AIARE Level 1 Avalanche Course - Washington Avalanche Training
Decision Making In Avalanche Terrain
We have spent the past 15+ years honing our delivery of this program and our current staff includes some the brightest minds in PNW avalanche safety. A mix of IFMGA guides, ski patrollers, DOT workers, and NWAC forecasters ensures that you get diverse perspective as we explore the "dark art" of travelling safely in avalanche terrain.
For the winter of 2020-21 we will be conducting the classroom portion of the program via an online learning course that may be completed by students in advance of the course, followed by a zoom meeting on the Thursday evening before the course takes place. The online meeting will run from 6:30-8:30 PM and will be conducted by the field instructors as they prep you to prepare for the terrain, and conditions expected during the field portions of our courses on the weekend. The course is designed to give students a basic understanding of why avalanches occur and to develop a framework for making decisions while traveling in avalanche terrain. We are oddly excited about the opportunity to build in more field time as we have always felt that was the most useful portion of the course for our students.
Additionally the course provides instruction in beacon use and companion rescue should an avalanche occur. Students who successfully complete the course will be given an AIARE level 1 certificate. We also run AIARE Avalanche Rescue Courses
and AIARE Level 2 Avalanche Courses
for those looking to build on their Level 1 training or enter the AIARE Pro track courses.
AIARE Level 1 Avalanche Course Itinerary
You will be sent a link to the online learning component well in advance of the course. This is self-paced and can be completed online. Completion of this materials counts towards 6 hours of your total course time.*
Two days prior to your course you will conduct an evening meeting with our instructors. These meetings will run from 6:30-8:30 pm and will review the online materials, get your ready for your first field day, and give you an opportunity to understand the things that instructors doing in preparation for a day of backcountry travel. This will include a review of the weather forecast, current avalanche forecast, tour plan. You will also be given access to your field instructor the evening before your course to ask questions about the field day or follow up on lecture questions.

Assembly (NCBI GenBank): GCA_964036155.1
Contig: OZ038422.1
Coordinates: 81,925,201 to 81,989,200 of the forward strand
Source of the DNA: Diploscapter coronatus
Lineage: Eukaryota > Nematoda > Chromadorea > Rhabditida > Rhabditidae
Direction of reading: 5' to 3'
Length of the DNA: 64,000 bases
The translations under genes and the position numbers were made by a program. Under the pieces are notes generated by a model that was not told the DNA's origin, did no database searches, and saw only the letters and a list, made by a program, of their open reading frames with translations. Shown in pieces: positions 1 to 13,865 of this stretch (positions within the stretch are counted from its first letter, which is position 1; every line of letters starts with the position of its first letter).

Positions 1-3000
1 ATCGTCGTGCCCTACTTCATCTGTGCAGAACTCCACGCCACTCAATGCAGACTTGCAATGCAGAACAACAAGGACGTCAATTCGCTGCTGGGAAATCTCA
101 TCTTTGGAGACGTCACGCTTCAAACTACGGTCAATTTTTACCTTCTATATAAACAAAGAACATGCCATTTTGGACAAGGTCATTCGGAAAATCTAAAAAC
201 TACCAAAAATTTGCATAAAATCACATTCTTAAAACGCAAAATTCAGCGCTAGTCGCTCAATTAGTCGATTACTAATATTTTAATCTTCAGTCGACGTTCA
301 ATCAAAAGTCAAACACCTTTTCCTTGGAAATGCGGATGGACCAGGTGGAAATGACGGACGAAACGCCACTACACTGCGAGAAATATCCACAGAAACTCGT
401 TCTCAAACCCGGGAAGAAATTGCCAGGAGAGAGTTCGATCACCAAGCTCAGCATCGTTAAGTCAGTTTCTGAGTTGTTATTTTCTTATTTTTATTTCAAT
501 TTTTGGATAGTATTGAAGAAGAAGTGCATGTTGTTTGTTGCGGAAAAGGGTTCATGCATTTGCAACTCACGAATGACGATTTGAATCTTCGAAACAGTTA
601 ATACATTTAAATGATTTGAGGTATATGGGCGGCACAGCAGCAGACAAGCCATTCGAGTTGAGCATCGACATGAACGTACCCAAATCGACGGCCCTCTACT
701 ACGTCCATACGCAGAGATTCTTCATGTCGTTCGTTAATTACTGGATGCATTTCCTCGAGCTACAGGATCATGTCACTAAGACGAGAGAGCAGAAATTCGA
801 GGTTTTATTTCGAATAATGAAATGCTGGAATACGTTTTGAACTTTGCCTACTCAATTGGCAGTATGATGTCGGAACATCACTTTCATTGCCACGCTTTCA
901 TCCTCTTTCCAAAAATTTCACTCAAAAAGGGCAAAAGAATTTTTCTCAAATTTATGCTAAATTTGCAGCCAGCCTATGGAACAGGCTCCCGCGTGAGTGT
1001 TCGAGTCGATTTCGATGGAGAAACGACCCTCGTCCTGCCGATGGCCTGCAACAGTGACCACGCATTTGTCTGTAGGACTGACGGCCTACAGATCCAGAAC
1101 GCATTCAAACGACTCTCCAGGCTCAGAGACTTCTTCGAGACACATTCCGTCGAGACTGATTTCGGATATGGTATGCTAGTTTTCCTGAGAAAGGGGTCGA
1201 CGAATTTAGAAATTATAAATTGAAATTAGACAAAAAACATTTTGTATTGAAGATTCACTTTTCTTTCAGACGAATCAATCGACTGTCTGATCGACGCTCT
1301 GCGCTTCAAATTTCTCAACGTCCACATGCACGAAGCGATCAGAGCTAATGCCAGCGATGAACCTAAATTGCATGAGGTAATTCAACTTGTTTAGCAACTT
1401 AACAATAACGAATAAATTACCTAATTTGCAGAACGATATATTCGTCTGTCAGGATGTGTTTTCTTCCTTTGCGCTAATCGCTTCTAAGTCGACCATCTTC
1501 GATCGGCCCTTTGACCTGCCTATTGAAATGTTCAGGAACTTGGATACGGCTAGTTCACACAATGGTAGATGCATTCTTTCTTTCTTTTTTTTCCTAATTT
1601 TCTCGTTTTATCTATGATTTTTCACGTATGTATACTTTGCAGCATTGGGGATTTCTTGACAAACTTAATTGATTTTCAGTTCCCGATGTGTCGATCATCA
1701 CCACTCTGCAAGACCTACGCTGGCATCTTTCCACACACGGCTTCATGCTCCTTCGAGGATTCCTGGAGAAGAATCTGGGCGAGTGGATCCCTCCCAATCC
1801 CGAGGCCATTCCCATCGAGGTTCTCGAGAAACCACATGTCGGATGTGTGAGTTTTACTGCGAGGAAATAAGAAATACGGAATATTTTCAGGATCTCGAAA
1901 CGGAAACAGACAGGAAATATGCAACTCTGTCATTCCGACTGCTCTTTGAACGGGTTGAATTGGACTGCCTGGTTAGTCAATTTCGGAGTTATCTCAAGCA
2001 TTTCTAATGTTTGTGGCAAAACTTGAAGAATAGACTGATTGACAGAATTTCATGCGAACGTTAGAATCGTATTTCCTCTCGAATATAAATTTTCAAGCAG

We begin with a review of the current avalanche forecast, and then we head out for a backcountry tour. During our tour we touch on companion rescue and make observations relevant to our tour and tomorrow's objective. Our goal is to make observations relevant to the avalanche problems we are currently experiencing and help us to anticipate avalanche problems we can expect in the future. We end the day with a short planning session in preparation for the next days full-day tour. (8 AM - 4 PM)
This day will utilize different terrain than the area where you toured the day before and will build on our understanding of the current and future snowpack as we undertake a longer tour. Our goal is to have you back to your car and moving towards home by 4 pm. (8am - 4 pm)
Due to the increasing parking challenges at PNW ski areas, courses listed as taking place at Stevens Pass, Snoqualmie Pass, etc. will not necessarily meet right at the ski area. We utilize a variety of field locations up and down the highway corridors leading to these ski areas that offer excellent training locations and avoid the pressure of being immediately adjacent to the ski areas. These locations will be chosen prior to your course and you will be given detailed directions on where to meet your group. Our goal is to spread backcountry use during what we anticipate to be a busy season in the backcountry.
This course will have a backcountry component. During the field day on the last day of the programs we will spend the full day in the backcountry. For this section students will need appropriate alpine touring (AT), telemark, or split board equipment. On many courses there will also be space for participants on snowshoes. Call the office to discuss equipment at 509-548-5823. It is essential that participants show up with gear that will allow them and the group to travel efficiently in avalanche terrain. You do not need to be an advanced skier or boarder for the course, but you should be able to ascend moderate slopes using skins, and should be able to ski downhill effectively in a variety of snow conditions. The goal is not speed, but rather efficiency and safety.
The AIARE Program